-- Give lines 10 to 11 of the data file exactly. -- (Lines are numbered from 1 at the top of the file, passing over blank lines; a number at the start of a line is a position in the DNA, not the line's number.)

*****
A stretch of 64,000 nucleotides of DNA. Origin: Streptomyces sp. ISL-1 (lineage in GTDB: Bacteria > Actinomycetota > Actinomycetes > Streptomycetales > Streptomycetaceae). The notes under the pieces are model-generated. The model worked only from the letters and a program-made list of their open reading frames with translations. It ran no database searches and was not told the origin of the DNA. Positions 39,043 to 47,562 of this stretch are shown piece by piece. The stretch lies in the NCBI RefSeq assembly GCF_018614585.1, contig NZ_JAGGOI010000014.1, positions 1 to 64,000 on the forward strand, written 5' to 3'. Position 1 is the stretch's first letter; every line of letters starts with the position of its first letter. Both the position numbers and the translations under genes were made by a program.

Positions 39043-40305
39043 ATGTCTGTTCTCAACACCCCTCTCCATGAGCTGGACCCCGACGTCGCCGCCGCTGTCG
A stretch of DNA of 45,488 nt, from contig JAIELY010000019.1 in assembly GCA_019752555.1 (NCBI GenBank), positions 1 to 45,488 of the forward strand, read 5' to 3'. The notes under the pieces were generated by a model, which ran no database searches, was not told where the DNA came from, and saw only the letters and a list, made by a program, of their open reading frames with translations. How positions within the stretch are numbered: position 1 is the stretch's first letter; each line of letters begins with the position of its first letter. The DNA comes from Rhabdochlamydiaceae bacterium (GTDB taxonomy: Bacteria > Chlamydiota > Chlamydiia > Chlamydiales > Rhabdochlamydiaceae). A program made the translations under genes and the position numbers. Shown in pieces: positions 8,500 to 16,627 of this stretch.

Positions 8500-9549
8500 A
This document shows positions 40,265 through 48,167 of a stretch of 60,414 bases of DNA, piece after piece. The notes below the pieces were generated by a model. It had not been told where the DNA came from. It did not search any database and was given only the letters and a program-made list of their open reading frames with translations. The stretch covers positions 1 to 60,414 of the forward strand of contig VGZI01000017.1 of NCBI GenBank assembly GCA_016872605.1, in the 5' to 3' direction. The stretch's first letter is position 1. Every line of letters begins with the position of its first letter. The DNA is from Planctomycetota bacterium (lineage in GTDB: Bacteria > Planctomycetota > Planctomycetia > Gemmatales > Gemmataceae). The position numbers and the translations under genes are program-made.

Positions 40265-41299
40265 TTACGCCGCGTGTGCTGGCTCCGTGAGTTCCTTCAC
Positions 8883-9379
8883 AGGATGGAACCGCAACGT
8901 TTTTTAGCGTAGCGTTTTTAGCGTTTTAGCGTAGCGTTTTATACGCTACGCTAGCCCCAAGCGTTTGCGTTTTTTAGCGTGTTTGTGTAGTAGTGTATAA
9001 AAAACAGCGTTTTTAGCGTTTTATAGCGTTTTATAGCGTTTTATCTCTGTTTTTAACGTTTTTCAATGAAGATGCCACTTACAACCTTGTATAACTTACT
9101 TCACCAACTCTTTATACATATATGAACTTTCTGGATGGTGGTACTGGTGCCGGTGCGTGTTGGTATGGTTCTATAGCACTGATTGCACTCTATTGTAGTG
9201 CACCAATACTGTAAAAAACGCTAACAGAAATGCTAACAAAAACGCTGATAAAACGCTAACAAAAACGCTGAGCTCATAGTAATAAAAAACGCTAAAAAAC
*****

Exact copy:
Positions 8883-9379
8883 AGGATGGAACCGCAACGT